Only here and in 66:22 are the words 'new heavens and new earth' to be found in the Hebrew Scriptures. The participle form indicates that the action has begun and the new creation is a present reality, not a future event. We agree with those who maintain that this verse is unlikely to be the start of the apocalyptic genre .

The verb (create, bara) always has Yahweh as the subject. In the creation stories of Genesis 1, God creates the world - a divine activity. In Isaiah 65:17 'God creates a new heavens and a new earth' and in v.18 he creates Jerusalem - 'a rejoicing'. We cannot stress enough the significance of the verb. God chooses to create once more a new community and a new Jerusalem whose inhabitants will be the faithful. They will be 'my chosen' and 'my servants'. Are we meant to remember the foreigners and eunuchs from 56:1-8 and therefore to see chapters 56-66 as a progressive story about God's purposes for a new inclusive community? Isaiah 65 sets out in vv.19-25 the conditions in the new heavens and new earth.

What Yahweh now creates is specified in vv.18-25 as the new creation for his servants. It is not a cosmic creation. The sense of rejoicing and newness that is apparent in Isaiah 62 appears in Isaiah 65:18-19 After the new creation has been announced, the text describes the consequences for the servants. Weeping is an experience of the past. In Isaiah 65 the reconstituted community of Yahweh's chosen comprises the faithful ones. The idyllic picture of the new community continues to be described in v.22. Long life is promised when the metaphor of the tree is applied to the people (v.22b). Further, a promise is given in line two of v.22b which indicates that they will never be under the rule of a foreign power again.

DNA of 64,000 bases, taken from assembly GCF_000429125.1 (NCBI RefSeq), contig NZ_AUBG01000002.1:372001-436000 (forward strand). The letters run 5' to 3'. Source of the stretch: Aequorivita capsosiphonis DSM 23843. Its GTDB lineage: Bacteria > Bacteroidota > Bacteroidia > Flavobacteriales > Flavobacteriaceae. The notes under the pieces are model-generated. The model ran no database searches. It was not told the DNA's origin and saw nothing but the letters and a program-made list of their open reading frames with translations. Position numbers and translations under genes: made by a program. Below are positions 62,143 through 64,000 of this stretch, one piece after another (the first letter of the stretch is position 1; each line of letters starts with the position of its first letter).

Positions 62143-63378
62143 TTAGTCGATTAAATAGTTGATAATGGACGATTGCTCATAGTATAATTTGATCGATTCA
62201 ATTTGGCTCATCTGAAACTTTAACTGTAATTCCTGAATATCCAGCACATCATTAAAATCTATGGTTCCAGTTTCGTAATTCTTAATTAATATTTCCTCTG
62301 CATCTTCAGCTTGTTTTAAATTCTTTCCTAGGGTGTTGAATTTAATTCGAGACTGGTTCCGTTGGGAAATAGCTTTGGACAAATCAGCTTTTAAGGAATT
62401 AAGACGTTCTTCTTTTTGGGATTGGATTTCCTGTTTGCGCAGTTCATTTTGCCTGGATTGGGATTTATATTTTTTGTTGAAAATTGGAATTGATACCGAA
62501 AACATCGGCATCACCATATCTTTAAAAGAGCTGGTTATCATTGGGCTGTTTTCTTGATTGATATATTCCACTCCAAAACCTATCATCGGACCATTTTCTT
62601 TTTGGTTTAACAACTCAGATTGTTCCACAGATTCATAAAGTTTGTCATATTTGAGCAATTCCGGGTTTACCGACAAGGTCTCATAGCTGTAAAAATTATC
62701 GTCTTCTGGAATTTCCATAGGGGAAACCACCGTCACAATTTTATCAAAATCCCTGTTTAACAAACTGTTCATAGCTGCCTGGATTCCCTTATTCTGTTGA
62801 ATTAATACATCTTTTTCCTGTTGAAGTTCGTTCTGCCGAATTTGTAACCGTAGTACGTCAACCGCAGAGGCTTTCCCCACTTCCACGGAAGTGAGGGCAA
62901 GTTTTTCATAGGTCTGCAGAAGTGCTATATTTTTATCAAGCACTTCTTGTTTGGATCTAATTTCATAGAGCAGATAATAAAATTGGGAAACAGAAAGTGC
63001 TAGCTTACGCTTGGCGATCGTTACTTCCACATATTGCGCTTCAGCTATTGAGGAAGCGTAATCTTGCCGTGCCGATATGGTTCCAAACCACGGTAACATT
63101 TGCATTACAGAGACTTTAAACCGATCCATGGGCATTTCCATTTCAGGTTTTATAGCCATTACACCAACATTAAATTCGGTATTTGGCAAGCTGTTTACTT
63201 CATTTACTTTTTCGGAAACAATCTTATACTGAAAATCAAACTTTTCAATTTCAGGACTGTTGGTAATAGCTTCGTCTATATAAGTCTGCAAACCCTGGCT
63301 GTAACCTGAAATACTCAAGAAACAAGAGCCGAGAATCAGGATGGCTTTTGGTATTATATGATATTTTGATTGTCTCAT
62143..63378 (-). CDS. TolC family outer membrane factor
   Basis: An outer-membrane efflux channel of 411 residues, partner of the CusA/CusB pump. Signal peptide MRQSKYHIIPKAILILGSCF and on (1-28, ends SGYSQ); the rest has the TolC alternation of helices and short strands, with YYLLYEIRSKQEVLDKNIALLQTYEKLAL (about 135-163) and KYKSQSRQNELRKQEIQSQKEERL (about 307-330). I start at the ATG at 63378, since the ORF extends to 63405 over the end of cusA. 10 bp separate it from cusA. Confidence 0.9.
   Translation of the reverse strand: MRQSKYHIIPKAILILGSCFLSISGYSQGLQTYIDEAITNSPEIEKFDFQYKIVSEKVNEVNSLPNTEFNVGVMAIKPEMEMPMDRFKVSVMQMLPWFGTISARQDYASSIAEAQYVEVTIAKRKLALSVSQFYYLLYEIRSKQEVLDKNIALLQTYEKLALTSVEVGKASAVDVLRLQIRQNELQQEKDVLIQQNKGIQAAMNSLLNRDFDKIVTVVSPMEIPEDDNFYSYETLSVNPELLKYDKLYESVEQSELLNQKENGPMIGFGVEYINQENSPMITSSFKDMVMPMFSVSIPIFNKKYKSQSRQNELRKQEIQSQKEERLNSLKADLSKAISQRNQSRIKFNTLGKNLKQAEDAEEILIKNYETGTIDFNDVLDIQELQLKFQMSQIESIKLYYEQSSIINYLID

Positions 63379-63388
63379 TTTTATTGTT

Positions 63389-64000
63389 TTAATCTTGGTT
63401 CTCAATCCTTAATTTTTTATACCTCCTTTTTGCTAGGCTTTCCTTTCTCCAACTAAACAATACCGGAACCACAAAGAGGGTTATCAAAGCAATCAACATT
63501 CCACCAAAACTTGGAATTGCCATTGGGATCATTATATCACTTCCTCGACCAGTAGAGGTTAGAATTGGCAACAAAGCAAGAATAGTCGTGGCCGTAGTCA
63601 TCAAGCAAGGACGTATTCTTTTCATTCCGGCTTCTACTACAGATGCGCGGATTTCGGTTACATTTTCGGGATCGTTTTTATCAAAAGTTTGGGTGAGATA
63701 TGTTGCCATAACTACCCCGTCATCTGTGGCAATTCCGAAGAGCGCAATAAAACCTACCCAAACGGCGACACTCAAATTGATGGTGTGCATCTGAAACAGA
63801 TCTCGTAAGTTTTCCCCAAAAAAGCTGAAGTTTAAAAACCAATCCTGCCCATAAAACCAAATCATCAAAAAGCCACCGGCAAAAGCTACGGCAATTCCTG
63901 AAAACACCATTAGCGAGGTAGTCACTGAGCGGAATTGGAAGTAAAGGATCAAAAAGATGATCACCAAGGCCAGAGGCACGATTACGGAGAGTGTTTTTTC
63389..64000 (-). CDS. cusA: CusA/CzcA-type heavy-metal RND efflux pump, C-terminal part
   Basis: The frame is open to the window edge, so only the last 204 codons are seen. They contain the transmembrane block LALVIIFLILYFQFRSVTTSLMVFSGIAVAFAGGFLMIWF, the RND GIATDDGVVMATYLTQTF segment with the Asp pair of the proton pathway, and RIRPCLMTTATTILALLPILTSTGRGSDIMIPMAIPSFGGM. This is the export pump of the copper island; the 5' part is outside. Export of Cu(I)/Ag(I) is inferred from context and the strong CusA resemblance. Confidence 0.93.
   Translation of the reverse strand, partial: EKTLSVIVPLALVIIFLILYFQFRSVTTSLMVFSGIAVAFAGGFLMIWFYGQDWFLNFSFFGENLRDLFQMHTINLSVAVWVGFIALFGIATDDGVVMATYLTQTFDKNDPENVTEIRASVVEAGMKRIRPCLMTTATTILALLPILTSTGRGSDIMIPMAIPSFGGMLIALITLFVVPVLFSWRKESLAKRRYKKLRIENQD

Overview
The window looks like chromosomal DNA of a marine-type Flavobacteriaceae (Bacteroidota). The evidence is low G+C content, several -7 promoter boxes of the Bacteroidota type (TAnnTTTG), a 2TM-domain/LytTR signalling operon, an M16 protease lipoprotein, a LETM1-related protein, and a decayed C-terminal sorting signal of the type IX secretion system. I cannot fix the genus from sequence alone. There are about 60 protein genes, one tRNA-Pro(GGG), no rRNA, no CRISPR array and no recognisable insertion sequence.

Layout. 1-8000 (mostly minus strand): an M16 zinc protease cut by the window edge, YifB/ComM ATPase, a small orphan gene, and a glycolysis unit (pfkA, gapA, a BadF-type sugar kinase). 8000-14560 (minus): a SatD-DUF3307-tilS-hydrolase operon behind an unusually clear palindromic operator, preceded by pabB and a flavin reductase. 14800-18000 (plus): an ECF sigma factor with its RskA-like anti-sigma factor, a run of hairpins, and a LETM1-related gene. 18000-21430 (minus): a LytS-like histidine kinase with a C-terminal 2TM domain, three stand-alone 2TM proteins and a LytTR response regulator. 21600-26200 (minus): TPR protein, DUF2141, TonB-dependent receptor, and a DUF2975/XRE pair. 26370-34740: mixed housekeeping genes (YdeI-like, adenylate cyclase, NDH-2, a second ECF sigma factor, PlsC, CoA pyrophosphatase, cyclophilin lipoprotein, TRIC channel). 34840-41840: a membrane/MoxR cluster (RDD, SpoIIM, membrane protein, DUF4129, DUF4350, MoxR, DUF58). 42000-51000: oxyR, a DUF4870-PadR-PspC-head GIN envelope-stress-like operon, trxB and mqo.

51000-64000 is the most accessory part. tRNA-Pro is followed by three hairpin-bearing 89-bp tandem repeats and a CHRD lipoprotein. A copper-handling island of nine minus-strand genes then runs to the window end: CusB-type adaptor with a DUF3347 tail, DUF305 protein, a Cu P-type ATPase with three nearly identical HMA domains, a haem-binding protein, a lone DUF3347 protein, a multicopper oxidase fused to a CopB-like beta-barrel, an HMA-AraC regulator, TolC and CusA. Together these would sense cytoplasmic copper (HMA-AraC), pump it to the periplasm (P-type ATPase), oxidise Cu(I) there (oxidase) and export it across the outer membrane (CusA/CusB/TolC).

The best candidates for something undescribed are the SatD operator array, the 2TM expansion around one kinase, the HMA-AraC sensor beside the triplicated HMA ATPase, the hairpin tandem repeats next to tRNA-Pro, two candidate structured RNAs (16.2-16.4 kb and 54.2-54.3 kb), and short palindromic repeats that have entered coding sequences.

V.23a continues to speak about 'my chosen' whose work will bear fruit and whose children will never be snatched away in sudden or unexpected death. Isaiah 65:19b - 23a gives us the conditions which will prevail in the new creation and in Jerusalem. It is an idyllic description of long life, prosperity and peacefulness.

Verse 25 is regarded as apocalyptic in genre and therefore depicting in symbolic language a picture of the new heavens and earth (v.17). The scene is one of domestic peace and bliss, even the lion eating straw.

Message / Theology

Here in Isaiah 65 we have a profound theological statement that declares the chosen will be the offspring of the blessed ones of Yahweh. Both ideas - offspring and blessing - are present earlier in the chapter. Verse 24 is a clear statement which reminds us of earlier verses. In v.1 God is ready and waiting in vain for the people to call, whereas in v.24 he will hear and answer even before they speak. First, God is portrayed as one who lets go of those people who choose not to be in relationship with him. Secondly, it shows a God who offers a relationship of self to a group who are 'the chosen/ my servants' because of their faithfulness. This latter group will be heard and answered even before they speak. There are no conditions attached to the people's acceptance in 65:24, but in the context of the verse we understand that those people who have abstained from all the idolatrous sins mentioned earlier in the chapter will be 'my chosen'.